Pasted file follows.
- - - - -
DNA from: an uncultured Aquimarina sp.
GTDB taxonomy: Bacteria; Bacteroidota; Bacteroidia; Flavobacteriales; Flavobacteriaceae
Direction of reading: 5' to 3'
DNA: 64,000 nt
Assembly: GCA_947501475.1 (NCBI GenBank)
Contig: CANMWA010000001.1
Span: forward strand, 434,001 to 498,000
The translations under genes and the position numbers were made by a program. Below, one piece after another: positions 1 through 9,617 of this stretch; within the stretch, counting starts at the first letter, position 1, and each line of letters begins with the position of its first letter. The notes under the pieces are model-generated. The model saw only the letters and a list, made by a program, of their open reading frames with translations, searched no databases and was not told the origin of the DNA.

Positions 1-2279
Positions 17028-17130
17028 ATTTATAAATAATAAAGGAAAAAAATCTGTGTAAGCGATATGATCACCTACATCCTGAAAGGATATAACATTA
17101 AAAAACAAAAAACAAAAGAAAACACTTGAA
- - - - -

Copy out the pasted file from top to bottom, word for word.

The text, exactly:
DNA from: an uncultured Aquimarina sp.
GTDB taxonomy: Bacteria; Bacteroidota; Bacteroidia; Flavobacteriales; Flavobacteriaceae
Direction of reading: 5' to 3'
DNA: 64,000 nt
Assembly: GCA_947501475.1 (NCBI GenBank)
Contig: CANMWA010000001.1
Span: forward strand, 434,001 to 498,000
The translations under genes and the position numbers were made by a program. Below, one piece after another: positions 1 through 9,617 of this stretch; within the stretch, counting starts at the first letter, position 1, and each line of letters begins with the position of its first letter. The notes under the pieces are model-generated. The model saw only the letters and a list, made by a program, of their open reading frames with translations, searched no databases and was not told the origin of the DNA.

Positions 1-2279
Positions 17028-17130
17028 ATTTATAAATAATAAAGGAAAAAAATCTGTGTAAGCGATATGATCACCTACATCCTGAAAGGATATAACATTA
17101 AAAAACAAAAAACAAAAGAAAACACTTGAA